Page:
. A three-day “health fair” with free physical examinations and exhibits will be held next week at Haymond and Kona. Medical specialists include a pediatrician and dentist from Rye, New York. The Letcher County Health Department is cooperating with the fair.

. Mr. and Mrs. Jesse Holbrook of Millstone will celebrate their Golden Wedding Anniversary with an open house at their home on Sunday, July 16.

. Olivia Maggard, daughter of June Maggard and Ellis O. Maggard, is going to school this summer in Europe, where she and Clayshan Caudill, daughter of Mr. and Mrs. Herb Caudill, are roommates. The girls, who will be visiting Italy, Switzerland, France and England, are members of the Foreign Language League program.

. Leigh Lewis and Beth Blackson, both of Whitesburg, will leave Louisville July 22 on a Baptist Young Women’s Auxiliary Tour of the southwest. Among the places they will visit are Kansas City, Denver, Colorado Springs, and Glorieta Pass in New Mexico.

Thursday, June 30, 1977

Ray Hamlin, 27, an employee of Stearns Mining Co., was wounded by shotgun fire last Thursday as he was finishing his shift on the Justus Mine picket line in McCreary County. Storm Security guard Lee Griffith Jr., 35, of David, has been arrested and charged with first-degree assault in connection with the incident.

. Widows of 11 men killed in the second Scotia mine explosion last year are asking the federal government for $1.2 million each in damages, and if an investigation exonerates the Mining Enforcement and Safety Administration of blame in the disaster, they will file suit for $12 million, according to their attorney.

. July 3 will mark the beginning of “Dog Days” writes Linefork correspondent Thelma Cornett. And she points out that oldtimers say we will have 40 days of whatever kind of weather July 3 brings us.

Wednesday, July 1, 1987 After withstanding years of thunderstorms, high winds and heavy snows, the nation’s largest pawpaw tree may be about to die from poisoning, its owners say. Rebecca Ratliff says she is afraid the tree designated as the largest of its kind in the U.S. will die because it has been watered frequently from a well contaminated with a mixture of two very potent herbicides. Even worse, said Mrs. Ratliff, is the fact that she and her family had been drinking water from the same water source before they discovered it was contaminated. According to Mrs. Ratliff, the poison entered her water supply sometime between January and May after the Kentucky Power Company sprayed a mixture of the herbicides Garlon 3A and Tordon 101 on property belonging to her and her husband, Larry Ratliff of Kingscreek.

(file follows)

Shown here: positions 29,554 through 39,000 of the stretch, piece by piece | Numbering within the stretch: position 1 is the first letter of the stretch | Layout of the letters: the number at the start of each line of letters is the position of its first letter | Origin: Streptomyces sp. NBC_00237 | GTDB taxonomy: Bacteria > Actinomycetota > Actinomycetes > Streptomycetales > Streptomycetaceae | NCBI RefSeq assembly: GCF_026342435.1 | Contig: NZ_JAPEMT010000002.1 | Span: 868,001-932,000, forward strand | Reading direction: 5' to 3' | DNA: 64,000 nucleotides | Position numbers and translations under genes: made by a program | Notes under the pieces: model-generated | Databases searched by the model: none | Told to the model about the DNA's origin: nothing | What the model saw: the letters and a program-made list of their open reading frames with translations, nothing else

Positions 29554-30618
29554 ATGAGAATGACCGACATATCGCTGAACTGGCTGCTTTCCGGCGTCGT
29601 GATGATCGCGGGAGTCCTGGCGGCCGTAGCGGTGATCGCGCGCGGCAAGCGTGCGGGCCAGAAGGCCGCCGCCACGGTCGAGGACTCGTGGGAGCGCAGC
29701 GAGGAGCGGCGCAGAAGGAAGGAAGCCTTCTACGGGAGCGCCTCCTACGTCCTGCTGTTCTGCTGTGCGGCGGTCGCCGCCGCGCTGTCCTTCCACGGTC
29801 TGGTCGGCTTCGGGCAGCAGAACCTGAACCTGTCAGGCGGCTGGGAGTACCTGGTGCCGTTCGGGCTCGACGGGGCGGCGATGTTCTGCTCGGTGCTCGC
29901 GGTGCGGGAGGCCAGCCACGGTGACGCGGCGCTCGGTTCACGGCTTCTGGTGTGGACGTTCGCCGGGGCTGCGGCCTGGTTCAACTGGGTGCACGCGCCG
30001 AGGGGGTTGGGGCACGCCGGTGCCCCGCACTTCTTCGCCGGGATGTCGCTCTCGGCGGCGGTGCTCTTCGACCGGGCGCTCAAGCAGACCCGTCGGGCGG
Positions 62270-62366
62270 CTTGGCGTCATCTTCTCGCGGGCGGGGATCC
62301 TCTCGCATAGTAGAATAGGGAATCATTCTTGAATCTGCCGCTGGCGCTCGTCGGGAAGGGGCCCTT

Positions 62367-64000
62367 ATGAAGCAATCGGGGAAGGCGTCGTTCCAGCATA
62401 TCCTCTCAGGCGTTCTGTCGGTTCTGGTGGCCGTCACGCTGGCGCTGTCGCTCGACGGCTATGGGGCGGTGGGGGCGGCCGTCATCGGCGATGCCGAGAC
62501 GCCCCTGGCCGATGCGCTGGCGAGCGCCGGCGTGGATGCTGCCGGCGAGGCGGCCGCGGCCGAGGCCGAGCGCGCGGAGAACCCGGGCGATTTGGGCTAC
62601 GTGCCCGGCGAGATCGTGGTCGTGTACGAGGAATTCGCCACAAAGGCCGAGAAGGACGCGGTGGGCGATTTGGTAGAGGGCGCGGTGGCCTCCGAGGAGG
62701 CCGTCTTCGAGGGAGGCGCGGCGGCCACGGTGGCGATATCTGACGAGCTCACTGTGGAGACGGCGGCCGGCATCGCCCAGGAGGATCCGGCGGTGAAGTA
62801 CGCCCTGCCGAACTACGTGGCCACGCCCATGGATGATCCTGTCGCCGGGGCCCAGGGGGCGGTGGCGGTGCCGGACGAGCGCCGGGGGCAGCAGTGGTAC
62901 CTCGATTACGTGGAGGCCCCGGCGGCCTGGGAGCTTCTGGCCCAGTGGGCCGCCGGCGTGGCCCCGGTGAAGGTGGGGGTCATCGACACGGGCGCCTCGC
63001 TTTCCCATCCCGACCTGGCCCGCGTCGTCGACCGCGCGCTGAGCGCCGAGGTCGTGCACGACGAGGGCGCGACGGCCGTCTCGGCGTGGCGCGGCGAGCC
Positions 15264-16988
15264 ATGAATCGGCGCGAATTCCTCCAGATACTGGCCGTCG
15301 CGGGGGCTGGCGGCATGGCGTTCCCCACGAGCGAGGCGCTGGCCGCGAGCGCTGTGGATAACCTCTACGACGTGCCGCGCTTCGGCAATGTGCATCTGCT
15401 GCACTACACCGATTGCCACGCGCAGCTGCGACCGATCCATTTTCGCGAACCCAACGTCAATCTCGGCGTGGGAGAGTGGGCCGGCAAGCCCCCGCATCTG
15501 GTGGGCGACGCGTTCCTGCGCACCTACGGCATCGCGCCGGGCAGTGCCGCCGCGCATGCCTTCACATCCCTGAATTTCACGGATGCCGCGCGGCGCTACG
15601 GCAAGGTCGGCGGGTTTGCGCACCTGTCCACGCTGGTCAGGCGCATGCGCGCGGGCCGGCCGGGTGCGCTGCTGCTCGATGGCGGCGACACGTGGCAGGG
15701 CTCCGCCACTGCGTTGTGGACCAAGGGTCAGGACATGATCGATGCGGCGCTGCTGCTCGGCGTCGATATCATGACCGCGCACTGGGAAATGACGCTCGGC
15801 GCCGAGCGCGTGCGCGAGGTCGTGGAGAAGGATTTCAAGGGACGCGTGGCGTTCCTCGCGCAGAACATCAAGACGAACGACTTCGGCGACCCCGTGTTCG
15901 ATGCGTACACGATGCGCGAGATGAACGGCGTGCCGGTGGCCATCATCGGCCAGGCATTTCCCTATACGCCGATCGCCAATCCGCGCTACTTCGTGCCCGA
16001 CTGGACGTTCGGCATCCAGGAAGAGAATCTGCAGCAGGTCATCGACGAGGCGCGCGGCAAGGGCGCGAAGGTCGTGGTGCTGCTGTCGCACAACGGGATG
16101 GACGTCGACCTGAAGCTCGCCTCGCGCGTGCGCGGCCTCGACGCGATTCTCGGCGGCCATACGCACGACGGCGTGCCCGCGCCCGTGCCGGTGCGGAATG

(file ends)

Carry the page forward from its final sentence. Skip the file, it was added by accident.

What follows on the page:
. A project by the Letcher County Fiscal Court to restore the Fishpond Lake recreation area is nearly complete. The county began restoring the park early last summer after state and federal agencies, which for years had contributed thousands of dollars to fix up the park, ordered the county

to bring the facility up to par or suffer the consequences.

Wednesday, July 2, 1997 The City of Blackey will receive a $650,000 rural development grant to complete construction of its new water system, which will serve 272 families. The water system will include a treatment plant, storage tank, two pump stations and approximately eight miles of distribution lines. The water will come from the North Fork of the Kentucky River.

. Responsibility for Letcher County’s proposed countywide water and sewer system has been formally transferred from a study group to an official commission. Judge/Executive Carroll A. Smith praised members of the study group for their work, which began in early 1996. The study group included James McAuley of Kona, Joe Begley of Blackey, Steve Taylor of Whitesburg, Don Profitt of Camp Branch, Ralph Marcum of Fleming-Neon and David Richardson of Jenkins.

Wednesday, July 4, 2007 The B.B. King All Stars will be featured at a Fourth of July celebration being held tonight in Whitesburg. The celebration is schedule to begin at 7:30 p.m. and will end at midnight. A fireworks display will take place shortly after dusk.

. Letcher County’s unemployment rate includes a full percentage point after 205 residents lost their jobs between April and May. According to the Kentucky Office of Employment and Training, the county’s jobless rate for May was 7.7 percent, up from 6.7 percent in April.

. Frank Majority Jr., one of Letcher County’s best-known photographers and an authority on mountain lore, died June 30 after a long illness. He was 89.

Return to top